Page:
Two candidates nixed from primary ballot

Two candidates for local public offices — one for school board and one for City Council — in the May primary election had their names stricken from the ballot on Friday, while three more candidates wait on their status as Blair County President Judge Elizabeth Doyle further reviews arguments.

Republican Nikki Varney, one of the two candidates off the ballot, withdrew her name from the Hollidaysburg Area School Board race without contesting the petition to set aside her nomination made by Hollidaysburg Area School Board member Lois Kaneshiki.

Kaneshiki’s petition stated Varney did not file a financial interest statement by the March 7 deadline as required by the Pennsylvania Public Official and Employee Ethics Act.

In another Hollidaysburg school board challenge to a Republican candidate, teacher union president Jim Murphy challenged candidate Hailey Barger’s financial interest statement filing. Doyle said she would issue a written opinion on Barger’s case by Wednesday.

“It was an oversight on my part. I turned it, my financial interest statement, in to the elections office at the courthouse on March 7 … but did not turn it into the school district office,” Barger said.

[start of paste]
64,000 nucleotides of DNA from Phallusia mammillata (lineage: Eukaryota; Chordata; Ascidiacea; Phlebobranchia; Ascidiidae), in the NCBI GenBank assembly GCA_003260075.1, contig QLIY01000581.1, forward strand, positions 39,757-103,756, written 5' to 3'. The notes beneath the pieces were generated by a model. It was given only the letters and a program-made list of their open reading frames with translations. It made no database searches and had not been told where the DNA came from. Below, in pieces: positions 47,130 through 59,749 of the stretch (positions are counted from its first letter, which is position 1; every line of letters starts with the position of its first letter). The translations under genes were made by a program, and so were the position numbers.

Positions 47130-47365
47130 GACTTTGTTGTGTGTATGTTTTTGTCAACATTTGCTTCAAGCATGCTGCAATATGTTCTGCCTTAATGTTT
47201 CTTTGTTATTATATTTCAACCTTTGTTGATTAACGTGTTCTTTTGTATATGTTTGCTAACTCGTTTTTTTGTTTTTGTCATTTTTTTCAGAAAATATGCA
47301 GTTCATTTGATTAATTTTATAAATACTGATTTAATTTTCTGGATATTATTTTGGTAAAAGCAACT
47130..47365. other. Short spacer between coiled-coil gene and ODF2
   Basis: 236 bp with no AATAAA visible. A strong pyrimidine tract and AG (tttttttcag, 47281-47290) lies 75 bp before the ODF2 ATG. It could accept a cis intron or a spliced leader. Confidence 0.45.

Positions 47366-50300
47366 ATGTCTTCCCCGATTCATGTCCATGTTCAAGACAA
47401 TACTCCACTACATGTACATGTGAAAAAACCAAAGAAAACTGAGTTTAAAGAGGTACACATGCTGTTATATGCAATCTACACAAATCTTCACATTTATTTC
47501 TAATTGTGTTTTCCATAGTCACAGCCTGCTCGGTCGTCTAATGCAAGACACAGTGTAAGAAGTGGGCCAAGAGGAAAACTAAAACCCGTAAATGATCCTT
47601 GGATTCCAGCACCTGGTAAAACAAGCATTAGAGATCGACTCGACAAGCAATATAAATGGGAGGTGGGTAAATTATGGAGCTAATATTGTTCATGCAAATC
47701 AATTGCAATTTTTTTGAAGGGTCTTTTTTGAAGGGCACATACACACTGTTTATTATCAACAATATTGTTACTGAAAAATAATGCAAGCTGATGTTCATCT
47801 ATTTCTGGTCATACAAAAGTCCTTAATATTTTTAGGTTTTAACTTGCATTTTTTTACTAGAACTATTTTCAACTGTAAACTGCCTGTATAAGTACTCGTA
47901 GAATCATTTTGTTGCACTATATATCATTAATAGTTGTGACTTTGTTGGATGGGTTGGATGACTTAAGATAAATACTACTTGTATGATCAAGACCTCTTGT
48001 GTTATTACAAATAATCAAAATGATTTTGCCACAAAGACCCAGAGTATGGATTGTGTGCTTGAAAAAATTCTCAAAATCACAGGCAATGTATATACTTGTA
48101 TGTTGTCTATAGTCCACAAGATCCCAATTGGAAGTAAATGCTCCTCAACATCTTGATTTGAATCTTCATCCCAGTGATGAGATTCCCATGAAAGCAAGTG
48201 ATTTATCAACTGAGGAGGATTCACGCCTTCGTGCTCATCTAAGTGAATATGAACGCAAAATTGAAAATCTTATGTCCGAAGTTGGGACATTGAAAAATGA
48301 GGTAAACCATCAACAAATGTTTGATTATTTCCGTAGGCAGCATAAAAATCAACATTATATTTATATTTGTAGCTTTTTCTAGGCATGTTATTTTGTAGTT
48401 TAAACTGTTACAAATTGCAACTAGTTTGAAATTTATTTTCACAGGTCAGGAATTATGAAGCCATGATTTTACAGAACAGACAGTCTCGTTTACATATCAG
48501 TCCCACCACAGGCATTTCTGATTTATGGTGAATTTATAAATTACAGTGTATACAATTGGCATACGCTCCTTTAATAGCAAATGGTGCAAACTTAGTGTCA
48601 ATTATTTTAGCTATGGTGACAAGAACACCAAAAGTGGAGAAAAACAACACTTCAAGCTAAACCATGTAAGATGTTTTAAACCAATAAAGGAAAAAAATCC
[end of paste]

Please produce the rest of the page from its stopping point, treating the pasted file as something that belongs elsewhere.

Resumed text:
Murphy argued at the hearing that a failure to present a copy of the financial interest statement to both the school district and elections office constitutes a failure to file by deadline under state elections law.

Aside from Varney, the second candidate removed from the ballot Friday was Altoona City Council candidate Samantha Paule, whose name was stricken from the Republican ballot after a successful challenge by Altoona resident and registered Republican William Strasser.

At issue in Paule’s proceeding was the 100 elector signatures needed to file for nomination in the primary.

County Elections Director Sarah Seymour confirmed 24 of the 116 elector signatures on Paule’s petition were invalid because the electors were not registered Republicans or their addresses did not match the county’s information.

However, Paule said she contacted seven of those electors again and they were confused that their registration was not listed as Republican or that their address was not updated to reflect where they currently live.

“I think that indicates a system issue with the elections office,” Paule said.

Nonetheless, even if the court allowed those seven signatures, Paule would have 99 of the 100 signatures needed for her name to appear on the ballot.

“Even if the court allowed those signatures, you are still one signature short,” Doyle said.

Elector signatures of Republican Altoona Council candidate Ron Adams were also challenged by Strasser.

Adams had 133 signatures, but Seymour confirmed 30 of those signatures challenged were invalid because of incorrect party affiliation or nickname use of those who signed.

“I personally went out and walked to houses and veterans homes in Altoona. I don’t ask them if they had a voting registration card,” Adams said.